Common funeral practices are sometimes a cruel joke played on introverts. Most of us accept that we live in an extravert’s world. While the value of the introvert is gaining attention of late, society still holds the person with many friends and a gregarious personality as the model to mirror.
Funerals are no different from any other social construct. Long lines of mourners attend the successful wake. Giving eulogies for the deceased in a church with empty pews is just sad. Many traditions need a second graveside service followed by an open house at the home of the bereaved. People are everywhere. A friend recently said, “The only time my house is filled with people is when somebody in my family dies.”
We all want and, in some ways, need people around during a time of death. It’s comforting to know that others care. However, consider introverts. They are no different in that they need people around and they want people to show they care. They just don’t need them around as much as the extravert does.
It’s all about energy. Grief, sadness and depression are all emotional states that drain a person’s energy. Once we get past the anger of losing someone, these feelings follow closely behind. During times of grief, we don’t seek pleasure and we don’t enjoy life. Our energy for such matters usually evaporates during mourning. The energy depletion is often intense and we sometimes hear phrases like, “I don’t know how I’m going to go on with my life.”
Funerals are to help the living come to grips with the death of a loved one. Healthy mourning allows people to pass through their exhausting sadness, to accept their loss and then to arrive at a “new normal”. Energy gained from interacting with others helps the extravert during these times while social intercourse usually only exhausts the introvert’s energy. So, when introverts lose someone, they not only have to deal with grief and sadness depleting their energy. They usually also have to run the gauntlet of social expectations which drains them rather than feeds them. It can become a double curse of energy loss.
Introverts often report others misunderstand them when they seek the restorative solitude that they need during these times. Some see the mourning introvert as rude and disrespectful for not being ever-present. Or others assess them to be worse off than they are. One person who identifies herself as introverted said her family became alarmed when she went off by herself for several hours during a time of family mourning and questioned her about suicidal thoughts. She had no such thoughts. She just needed some time alone.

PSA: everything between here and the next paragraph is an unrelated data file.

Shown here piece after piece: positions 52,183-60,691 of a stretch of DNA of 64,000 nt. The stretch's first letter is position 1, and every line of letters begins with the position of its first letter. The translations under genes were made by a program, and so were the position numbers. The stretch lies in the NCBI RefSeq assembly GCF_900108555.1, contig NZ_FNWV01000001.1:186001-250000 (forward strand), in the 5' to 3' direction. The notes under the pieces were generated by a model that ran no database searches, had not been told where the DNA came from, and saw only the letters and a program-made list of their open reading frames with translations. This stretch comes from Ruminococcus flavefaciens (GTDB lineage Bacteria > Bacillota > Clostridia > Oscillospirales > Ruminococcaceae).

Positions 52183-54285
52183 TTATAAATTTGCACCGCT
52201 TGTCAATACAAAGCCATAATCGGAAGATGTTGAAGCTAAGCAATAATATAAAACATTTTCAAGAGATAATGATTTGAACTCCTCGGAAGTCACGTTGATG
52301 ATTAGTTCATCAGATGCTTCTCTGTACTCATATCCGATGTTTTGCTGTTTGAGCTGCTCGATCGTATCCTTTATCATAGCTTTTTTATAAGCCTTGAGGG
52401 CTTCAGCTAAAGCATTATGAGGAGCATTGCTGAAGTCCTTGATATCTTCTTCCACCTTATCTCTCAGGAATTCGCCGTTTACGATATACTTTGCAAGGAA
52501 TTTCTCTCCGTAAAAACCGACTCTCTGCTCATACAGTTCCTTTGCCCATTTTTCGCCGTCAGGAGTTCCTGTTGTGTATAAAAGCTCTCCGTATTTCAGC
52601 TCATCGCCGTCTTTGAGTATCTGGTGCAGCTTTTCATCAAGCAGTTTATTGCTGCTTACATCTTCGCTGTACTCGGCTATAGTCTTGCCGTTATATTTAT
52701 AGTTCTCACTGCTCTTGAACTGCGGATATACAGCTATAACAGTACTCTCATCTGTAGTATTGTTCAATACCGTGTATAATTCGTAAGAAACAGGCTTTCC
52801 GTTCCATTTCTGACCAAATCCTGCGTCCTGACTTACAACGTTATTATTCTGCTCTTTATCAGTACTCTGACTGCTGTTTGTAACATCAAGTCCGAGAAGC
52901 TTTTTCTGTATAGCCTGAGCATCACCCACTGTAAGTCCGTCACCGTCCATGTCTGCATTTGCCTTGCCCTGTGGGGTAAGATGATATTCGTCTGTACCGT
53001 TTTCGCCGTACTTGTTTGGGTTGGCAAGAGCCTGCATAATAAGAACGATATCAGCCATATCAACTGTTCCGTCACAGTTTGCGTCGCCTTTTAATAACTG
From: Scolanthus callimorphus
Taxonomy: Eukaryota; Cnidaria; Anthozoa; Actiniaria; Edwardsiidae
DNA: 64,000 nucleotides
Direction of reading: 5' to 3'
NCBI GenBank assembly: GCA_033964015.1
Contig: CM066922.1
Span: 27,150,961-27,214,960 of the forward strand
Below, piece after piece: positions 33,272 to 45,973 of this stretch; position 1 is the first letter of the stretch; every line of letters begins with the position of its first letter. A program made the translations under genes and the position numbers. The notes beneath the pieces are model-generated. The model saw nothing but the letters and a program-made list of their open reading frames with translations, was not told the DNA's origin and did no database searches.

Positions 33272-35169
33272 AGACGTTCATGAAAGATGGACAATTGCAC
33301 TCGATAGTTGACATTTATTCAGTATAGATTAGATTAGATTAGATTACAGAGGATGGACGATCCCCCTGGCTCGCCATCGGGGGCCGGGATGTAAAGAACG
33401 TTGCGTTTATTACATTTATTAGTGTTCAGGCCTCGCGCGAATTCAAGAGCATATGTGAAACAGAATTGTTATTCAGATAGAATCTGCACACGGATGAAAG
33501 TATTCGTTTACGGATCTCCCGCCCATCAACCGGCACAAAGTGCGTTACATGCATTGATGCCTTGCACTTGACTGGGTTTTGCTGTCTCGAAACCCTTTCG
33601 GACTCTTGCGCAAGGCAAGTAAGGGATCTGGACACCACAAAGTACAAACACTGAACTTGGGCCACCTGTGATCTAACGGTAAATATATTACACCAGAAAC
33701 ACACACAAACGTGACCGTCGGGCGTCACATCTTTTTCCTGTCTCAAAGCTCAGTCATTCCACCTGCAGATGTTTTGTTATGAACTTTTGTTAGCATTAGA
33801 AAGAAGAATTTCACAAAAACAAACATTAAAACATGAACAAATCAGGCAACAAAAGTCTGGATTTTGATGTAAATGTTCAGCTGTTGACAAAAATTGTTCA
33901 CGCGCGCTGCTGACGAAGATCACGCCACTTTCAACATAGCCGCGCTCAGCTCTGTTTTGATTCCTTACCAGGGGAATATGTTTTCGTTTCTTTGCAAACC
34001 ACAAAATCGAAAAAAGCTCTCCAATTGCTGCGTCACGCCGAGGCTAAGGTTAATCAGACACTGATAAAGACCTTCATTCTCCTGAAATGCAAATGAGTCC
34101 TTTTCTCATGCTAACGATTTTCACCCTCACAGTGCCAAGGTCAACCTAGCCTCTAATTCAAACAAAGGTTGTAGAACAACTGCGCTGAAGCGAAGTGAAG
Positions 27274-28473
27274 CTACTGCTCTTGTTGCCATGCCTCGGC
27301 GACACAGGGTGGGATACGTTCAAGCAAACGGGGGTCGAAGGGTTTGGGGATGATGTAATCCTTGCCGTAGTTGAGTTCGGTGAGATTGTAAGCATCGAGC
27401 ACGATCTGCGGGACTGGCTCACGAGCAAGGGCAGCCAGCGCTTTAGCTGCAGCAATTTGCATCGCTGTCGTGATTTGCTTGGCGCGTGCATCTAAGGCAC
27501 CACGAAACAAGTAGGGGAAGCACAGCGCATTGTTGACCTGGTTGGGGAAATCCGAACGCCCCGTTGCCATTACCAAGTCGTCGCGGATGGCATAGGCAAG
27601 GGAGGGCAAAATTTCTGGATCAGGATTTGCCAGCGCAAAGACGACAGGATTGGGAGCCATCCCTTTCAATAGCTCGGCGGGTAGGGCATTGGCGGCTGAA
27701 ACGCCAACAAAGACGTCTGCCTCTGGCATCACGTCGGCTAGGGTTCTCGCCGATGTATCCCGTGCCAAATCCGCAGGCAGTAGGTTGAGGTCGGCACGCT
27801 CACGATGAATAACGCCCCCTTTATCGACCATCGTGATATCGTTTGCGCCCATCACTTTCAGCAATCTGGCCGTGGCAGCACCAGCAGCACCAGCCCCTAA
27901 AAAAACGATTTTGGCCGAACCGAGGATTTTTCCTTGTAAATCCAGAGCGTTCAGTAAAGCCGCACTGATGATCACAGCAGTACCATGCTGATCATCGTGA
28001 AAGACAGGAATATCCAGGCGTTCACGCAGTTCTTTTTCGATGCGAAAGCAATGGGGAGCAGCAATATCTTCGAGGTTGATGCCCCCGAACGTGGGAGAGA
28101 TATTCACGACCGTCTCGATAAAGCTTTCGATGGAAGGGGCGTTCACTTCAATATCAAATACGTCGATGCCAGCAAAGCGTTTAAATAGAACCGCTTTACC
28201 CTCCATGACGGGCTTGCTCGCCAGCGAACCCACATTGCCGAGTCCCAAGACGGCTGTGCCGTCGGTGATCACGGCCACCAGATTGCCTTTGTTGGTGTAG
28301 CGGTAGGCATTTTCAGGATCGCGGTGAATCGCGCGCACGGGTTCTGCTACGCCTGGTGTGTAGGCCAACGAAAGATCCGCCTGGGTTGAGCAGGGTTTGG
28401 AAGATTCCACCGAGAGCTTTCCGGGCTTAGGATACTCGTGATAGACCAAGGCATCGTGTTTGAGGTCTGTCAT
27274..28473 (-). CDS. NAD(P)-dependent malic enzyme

Effective grief counseling is mostly about giving people permission to deal with death in the way that suits them best. For introverts, this does mean connecting with the people in their lives who care about them and the deceased loved one. However, it also means finding time alone to explore their loss and to gain energy, as they typically do, on their own. Most introverts will not want to isolate altogether.
It’s less about getting away from others and more about being alone, however subtle that difference may be. People often describe a feeling of emptiness and a deep loneliness when the last mourner has left. However, the typical introvert will most likely feel gratitude for the mourners having come, but they will also feel relief that they are now gone.
So, whether you’re an extravert or an introvert, when you face a loss, give yourself permission to do whatever it takes to get through the experience in your own way. And be generous enough to allow others to grieve in their fashion even if it doesn’t feel quite right to you.